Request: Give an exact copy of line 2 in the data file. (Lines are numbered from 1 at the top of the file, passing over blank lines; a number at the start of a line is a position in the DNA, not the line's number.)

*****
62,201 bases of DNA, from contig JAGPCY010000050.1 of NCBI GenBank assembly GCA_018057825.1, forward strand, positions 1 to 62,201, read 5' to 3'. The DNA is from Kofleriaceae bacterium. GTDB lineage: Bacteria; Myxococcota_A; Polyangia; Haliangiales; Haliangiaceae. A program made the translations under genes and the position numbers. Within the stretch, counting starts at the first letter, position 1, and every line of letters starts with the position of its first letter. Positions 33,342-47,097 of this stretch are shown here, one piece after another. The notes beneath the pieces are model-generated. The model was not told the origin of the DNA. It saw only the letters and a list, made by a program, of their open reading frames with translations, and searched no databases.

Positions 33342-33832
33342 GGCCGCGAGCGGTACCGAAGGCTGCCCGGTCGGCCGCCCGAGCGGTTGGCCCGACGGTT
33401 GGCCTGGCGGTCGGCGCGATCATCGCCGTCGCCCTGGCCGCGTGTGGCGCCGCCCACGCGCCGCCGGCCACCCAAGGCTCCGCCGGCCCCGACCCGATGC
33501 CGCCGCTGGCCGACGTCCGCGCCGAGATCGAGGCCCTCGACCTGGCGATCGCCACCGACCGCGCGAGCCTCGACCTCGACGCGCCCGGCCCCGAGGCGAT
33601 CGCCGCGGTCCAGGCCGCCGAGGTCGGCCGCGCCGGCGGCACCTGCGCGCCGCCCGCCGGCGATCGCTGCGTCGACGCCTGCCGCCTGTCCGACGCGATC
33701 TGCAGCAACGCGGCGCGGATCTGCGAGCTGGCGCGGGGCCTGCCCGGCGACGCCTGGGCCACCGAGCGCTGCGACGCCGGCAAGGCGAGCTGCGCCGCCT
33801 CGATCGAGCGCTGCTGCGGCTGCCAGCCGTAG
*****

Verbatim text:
Positions 33342-33832